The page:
I traveled with a box of books on our early fall trip to New Mexico. Knowing we’d have just one night in Moab, I grabbed one book, Desert Solitaire, by Edward Abbey — of course. In Desert Solitaire, Abbey describes the seasons he worked as a park ranger in what was then an asphalt-free Arches National Monument. Ranting, funny, and beautiful, a journey to Arches and the surrounding landscape with Desert Solitaire in hand is the perfect meeting of book and place. Although, as Abbey predicted, much has changed, what remains continues to inspire awe and protection.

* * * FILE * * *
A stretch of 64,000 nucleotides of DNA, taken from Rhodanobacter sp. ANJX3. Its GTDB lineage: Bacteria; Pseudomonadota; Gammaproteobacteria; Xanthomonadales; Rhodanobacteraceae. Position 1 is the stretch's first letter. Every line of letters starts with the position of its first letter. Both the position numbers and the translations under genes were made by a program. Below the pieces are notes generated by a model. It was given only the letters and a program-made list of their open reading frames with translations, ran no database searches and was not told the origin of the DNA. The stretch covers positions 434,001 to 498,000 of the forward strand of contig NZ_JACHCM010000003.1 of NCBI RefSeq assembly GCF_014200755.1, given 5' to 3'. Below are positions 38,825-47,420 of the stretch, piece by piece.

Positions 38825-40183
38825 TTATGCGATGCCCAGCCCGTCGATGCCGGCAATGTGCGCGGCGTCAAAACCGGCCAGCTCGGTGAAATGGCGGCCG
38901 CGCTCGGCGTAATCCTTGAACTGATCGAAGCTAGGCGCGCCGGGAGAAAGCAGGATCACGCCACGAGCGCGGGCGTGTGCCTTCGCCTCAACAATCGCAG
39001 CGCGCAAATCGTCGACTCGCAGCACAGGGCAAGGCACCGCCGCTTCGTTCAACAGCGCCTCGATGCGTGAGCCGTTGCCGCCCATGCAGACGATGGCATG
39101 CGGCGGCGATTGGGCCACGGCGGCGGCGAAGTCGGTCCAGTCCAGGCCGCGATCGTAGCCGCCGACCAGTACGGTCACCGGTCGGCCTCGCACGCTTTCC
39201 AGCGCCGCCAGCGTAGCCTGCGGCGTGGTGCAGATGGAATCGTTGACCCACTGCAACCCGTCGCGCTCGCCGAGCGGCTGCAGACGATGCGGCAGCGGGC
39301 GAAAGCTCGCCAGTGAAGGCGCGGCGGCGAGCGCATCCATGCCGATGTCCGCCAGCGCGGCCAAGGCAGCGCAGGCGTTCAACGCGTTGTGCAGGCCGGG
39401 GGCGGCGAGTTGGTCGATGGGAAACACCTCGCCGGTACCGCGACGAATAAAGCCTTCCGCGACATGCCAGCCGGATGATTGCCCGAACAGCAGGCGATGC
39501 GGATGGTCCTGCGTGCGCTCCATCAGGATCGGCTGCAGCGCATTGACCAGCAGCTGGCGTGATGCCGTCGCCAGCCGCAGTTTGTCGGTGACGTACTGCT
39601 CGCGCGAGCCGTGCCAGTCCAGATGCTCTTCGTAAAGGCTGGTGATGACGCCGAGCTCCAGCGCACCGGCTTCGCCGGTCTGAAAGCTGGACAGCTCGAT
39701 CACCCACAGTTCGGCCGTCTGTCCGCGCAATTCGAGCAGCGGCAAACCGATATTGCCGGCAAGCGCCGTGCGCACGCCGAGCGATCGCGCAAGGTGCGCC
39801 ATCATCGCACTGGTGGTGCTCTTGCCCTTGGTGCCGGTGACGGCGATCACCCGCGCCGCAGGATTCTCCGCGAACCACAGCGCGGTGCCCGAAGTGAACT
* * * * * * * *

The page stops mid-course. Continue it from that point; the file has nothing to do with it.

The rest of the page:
A weird, lovely, fantastic object out of nature like Delicate Arch has the curious ability to remind us — like rock and sunlight and wind and wilderness — that out there is a different world, older and greater and deeper by far than ours, a world which surrounds and sustains the little world of men as sea and sky surround and sustain a ship. The shock of the real. For a little while we are again able to see, as the child sees, the world of marvels. For a few moments we discover that nothing can be taken for granted, for if this ring of stone is marvelous then all which shaped it is marvelous, and our journey here on earth, able to see and touch and hear in the midst of tangible and mysterious things-in-themselves, is the most strange and daring of all adventures. — from Desert Solitaire